Unlike many in Congress who call themselves Republicans or conservatives, Ron Paul actually believes in strictly following the Constitution. Representative Paul never votes for legislation unless the proposed measure is expressly authorized by the Constitution — even if it means courageously casting the lone "no" vote. He has consistently voted to lower or abolish federal taxes, spending, and regulation. He has actively promoted the return of government to its proper constitutional levels. He is recognized as the leading spokesman in Washington for limited constitutional government, low taxes, free markets, and a return to sound monetary policies based on commodity-backed currency. He has also received many awards and honors during his career in Congress from organizations such as the National Taxpayers Union, Citizens Against Government Waste, Council for a Competitive Economy, and Young Americans for Freedom.
It is because Ron Paul adheres to the Constitution that he opposes the Patriot Act, domestic surveillance programs, warrantless searches, restrictions on freedom of speech, national ID cards, federal information databases, and what he calls the Homeland Security monstrosity. His congressional website lists "The Ron Paul Freedom Principles":
- Rights belong to individuals, not groups.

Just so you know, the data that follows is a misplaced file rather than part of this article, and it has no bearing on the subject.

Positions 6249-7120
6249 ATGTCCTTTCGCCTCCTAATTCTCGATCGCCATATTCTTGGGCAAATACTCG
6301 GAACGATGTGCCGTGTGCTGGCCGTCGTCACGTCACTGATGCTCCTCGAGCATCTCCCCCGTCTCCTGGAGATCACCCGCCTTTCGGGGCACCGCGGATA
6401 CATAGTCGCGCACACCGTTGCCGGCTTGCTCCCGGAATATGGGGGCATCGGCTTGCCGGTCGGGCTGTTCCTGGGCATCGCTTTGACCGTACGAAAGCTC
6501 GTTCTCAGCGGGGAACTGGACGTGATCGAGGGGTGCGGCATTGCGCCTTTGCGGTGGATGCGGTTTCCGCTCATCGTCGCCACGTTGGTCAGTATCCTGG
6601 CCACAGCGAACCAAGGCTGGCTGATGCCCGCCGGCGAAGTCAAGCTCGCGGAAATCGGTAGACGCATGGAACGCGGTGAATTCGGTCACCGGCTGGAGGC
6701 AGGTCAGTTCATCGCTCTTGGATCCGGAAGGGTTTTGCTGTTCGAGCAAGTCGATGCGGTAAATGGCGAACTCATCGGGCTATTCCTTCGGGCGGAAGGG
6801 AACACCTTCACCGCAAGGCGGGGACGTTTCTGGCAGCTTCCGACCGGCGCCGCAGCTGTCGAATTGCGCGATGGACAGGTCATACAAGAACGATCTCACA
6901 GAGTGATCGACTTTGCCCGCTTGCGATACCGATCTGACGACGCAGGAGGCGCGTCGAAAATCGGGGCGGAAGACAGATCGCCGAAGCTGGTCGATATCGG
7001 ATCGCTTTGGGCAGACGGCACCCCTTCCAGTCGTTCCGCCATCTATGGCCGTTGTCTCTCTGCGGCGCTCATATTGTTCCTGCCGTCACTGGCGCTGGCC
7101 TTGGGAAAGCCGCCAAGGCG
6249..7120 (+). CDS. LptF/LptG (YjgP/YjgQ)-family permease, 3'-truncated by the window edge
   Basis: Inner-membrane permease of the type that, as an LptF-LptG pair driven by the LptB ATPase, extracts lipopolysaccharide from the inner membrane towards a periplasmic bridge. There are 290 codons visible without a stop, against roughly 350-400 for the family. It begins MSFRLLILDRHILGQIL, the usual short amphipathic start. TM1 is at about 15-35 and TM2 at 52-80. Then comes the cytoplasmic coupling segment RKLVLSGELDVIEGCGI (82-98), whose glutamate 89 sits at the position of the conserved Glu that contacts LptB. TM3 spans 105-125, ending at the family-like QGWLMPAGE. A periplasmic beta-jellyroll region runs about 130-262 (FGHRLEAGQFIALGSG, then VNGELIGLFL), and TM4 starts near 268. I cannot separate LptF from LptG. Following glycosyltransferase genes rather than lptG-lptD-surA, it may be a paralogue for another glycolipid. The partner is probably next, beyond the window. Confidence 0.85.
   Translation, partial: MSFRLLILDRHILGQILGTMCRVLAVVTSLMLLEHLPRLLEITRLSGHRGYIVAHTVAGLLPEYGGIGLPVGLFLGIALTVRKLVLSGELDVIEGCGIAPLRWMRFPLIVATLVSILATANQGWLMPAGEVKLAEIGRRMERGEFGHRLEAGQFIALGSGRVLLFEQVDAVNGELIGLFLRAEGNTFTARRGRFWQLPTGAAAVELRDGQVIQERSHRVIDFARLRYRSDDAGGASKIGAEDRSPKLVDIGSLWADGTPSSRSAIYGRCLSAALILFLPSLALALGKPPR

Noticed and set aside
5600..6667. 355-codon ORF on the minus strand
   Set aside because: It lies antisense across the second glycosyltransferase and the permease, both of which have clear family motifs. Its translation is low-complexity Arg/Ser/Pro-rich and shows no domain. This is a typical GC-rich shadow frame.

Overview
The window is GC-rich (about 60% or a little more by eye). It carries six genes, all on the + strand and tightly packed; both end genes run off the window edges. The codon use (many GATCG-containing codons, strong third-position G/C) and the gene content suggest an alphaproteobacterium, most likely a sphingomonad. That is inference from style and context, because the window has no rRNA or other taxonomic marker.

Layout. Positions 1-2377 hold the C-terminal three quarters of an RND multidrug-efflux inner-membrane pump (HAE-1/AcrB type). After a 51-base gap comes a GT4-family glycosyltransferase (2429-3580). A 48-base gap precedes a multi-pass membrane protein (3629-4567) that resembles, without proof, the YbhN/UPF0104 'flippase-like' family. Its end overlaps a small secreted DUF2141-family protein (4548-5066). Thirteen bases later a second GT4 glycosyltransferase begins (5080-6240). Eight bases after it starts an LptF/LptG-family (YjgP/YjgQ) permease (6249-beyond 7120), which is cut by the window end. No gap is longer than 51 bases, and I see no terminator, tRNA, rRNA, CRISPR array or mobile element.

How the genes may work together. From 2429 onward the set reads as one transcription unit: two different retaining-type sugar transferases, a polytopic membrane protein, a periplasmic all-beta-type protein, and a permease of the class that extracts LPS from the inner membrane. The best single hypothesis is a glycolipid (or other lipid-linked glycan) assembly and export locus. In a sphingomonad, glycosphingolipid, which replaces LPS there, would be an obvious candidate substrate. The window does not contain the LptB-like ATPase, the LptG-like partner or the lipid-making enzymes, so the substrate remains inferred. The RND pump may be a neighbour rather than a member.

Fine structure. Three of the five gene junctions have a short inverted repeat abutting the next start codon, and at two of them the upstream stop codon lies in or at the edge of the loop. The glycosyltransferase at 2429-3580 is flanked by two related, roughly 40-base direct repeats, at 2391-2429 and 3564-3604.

- Property should be owned by people, not government.
- All voluntary associations should be permissible — economic and social.
- The government's monetary role is to maintain the integrity of the monetary unit, not participate in fraud.
- Government exists to protect liberty, not to redistribute wealth or to grant special privileges.
- The lives and actions of people are their own responsibility, not the government's.
Ron Paul believes that Roe v. Wade was wrongly decided because abortion is simply not a constitutional issue. He doesn't think there is any serious argument based on the text of the Constitution that there exists a federal "right to abortion." He maintains that the federalization of abortion law is not based on constitutional principles, but on a social and political construct created out of thin air by the Supreme Court. Since the federal government has no authority to involve itself in the abortion issue, a federal law banning abortion in the states would be just as wrong as Roe v. Wade.
Ron Paul believes that marriage is first and foremost a religious matter, not a government matter. He does not think social problems can be solved by constitutional amendments or government edicts. Taken to its logical conclusion, the turning of regulation of domestic family relations over to the federal government means that presumably anything can be federalized. Because the federal government has only been granted limited, enumerated powers by the Constitution, Dr. Paul maintains that it has no role whatsoever regarding marriage law. Although the states should enforce marriage contracts and settle divorces, they too should otherwise stay out of the marriage business. It should also be pointed out that Representative Paul was a cosponsor of the Marriage Protection Act, which would have removed challenges to the Defense of Marriage Act from federal courts' jurisdiction. The Defense of Marriage Act (PL 104-99) was passed to ensure that no state would be forced to recognize a same-sex marriage, even if the said marriage occurred in another state. Although Dr. Paul was not in Congress at the time the Defense of Marriage Act was passed, he has stated that he would have voted for it.